Looking to improve your credit score?
Find out how to repair, build, and boost your credit score in this guide to understanding and improving your credit.
Credit gets a bad rap because many people misuse it, but allowing your credit score to remain low can mean compromising your quality of life.
A good credit rating can help you save money, enjoy a nice home, and compete for better jobs.
Good credit may eventually help you secure the financing you need to build wealth through real estate investing and other business ventures.
In this guide, we help you understand everything you need to know to improve your credit, including:
- What Is A Credit Score?
- Why Do Credit Scores Matter?
- How Are Credit Scores Calculated?
- What Credit Score Should You Have?
- What Credit Score Do You Need To Qualify?
- How To Improve Your Money Management Skills
- 11 Best Ways To Improve Your Credit Score
Keep reading to learn how credit scoring works and how you can use it to your advantage.
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What Is A Credit Score?
A credit score is a three-digit number that helps companies evaluate how trustworthy you will be when borrowing money, renting a home, working as an employee, or even collaborating and partnering on projects.
There are many types of credit “scores” available to lenders, but the most common, used in over 90% of US lending decisions, is known as the FICO score.
Some lenders also review other histories, such as your income and length of time at your job, when making credit decisions.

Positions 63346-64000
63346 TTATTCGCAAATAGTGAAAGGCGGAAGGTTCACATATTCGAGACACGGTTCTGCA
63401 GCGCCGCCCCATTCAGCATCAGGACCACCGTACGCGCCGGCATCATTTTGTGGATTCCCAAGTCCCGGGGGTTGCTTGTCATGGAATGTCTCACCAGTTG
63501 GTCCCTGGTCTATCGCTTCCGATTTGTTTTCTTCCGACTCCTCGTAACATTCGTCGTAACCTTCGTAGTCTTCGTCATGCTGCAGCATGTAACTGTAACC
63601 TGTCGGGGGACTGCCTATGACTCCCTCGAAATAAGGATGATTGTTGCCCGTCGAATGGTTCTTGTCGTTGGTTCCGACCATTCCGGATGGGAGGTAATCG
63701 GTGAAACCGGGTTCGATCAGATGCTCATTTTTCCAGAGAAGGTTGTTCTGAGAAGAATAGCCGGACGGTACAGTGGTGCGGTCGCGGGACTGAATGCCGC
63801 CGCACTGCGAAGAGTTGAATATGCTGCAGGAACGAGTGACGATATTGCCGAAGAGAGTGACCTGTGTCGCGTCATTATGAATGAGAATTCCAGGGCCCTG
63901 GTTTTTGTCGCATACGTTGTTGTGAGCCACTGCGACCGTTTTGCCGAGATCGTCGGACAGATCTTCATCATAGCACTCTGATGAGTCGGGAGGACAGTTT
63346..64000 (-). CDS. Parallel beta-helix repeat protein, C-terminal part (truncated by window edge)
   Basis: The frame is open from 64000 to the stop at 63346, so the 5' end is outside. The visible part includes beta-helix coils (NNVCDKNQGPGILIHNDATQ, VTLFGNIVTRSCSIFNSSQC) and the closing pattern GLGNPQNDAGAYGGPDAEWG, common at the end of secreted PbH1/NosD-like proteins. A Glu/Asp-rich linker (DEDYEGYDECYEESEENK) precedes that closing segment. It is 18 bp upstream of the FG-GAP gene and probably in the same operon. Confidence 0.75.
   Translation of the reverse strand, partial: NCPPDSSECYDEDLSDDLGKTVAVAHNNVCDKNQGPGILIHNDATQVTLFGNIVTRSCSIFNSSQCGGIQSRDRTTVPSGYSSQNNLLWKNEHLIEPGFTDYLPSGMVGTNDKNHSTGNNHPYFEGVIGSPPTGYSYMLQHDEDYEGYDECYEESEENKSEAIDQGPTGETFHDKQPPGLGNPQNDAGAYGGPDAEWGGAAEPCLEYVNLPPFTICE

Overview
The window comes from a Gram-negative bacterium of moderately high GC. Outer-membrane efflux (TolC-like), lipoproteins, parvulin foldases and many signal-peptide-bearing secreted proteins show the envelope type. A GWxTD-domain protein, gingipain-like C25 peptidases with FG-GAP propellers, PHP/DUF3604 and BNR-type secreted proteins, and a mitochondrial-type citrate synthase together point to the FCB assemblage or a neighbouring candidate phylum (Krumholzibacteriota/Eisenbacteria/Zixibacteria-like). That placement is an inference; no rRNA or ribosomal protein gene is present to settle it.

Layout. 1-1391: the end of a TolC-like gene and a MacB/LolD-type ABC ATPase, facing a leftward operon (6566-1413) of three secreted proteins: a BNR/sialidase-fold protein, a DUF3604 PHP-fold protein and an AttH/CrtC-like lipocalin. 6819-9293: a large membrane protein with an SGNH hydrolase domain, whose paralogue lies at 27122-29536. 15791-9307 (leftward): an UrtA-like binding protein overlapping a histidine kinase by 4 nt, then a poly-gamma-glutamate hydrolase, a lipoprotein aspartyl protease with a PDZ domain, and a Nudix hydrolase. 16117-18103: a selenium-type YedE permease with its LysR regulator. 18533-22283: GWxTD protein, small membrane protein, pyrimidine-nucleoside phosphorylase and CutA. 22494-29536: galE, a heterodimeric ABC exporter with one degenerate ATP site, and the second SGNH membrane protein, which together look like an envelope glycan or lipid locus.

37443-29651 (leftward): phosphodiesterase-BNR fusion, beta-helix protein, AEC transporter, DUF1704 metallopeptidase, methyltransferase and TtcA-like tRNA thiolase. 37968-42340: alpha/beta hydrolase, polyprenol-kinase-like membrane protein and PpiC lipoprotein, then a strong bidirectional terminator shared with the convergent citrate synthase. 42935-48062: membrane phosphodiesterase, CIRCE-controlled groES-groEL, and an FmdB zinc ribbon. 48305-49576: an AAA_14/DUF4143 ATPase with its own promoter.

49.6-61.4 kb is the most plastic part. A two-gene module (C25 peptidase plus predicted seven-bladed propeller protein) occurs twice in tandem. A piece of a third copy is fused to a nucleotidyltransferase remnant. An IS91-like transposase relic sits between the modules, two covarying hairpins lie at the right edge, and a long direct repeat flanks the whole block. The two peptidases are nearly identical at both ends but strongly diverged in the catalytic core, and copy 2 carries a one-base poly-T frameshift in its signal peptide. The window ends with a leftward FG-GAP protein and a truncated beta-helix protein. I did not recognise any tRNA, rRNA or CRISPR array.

Why Do Credit Scores Matter?
Credit scores are now used more than ever before, not only for approving credit applications but also as a way to check the background of potential employees.
Once, people could largely ignore their credit scores if they didn’t need to borrow money or get a credit card.
Today, though, you may have a hard time enjoying basic necessities without good credit.
Here are some of the reasons you need a good credit score:
Employers may check your credit scores before hiring you as a way of ensuring that you are responsible and reliable.
Choosing A Cell Phone Plan
Enrolling in most cell phone plans, such as Verizon and AT&T, requires you to pass a basic credit check.
Prepaid services provide alternatives for people who can’t get approved for a regular plan, but the prices can be higher and more limiting.
Renting An Apartment
Real estate agents and landlords usually check credit scores as part of the application process.
If your credit score is low, you may have to choose a home based on who will let you rent from them, instead of finding the home that’s best for your family.
Or, you may be required to put down a larger deposit before you move in.
Getting The Best Insurance Rates
While you don’t need good credit to purchase insurance, a good score often helps you get better rates, so you have more money left to spend and invest where you choose.
Earn Cash Back Every Time You Spend Money
When you have good credit, you can qualify for prime credit cards that allow you to earn cash back, rewards, and perks every time you spend money.
To find out which credit cards Minority Mindset recommends for the BEST perks, check out any one of these guides:
Saving A Fortune On Interest Rates
Whether it’s a mortgage, personal, or business loan, any type of loan you get charges interest.
How much interest you pay depends on your credit score, and people with excellent credit scores get the lowest rates.
Interest rates can cost you a small fortune if you have bad credit.
For example, if you take out a $300,000 mortgage loan*, and your bad credit score means you have to pay 4.5% interest instead of 3.5% interest, you’ll pay about $173 per month MORE than someone with good credit who got the 3.5% rate.
*Calculations based on a 30-year fixed mortgage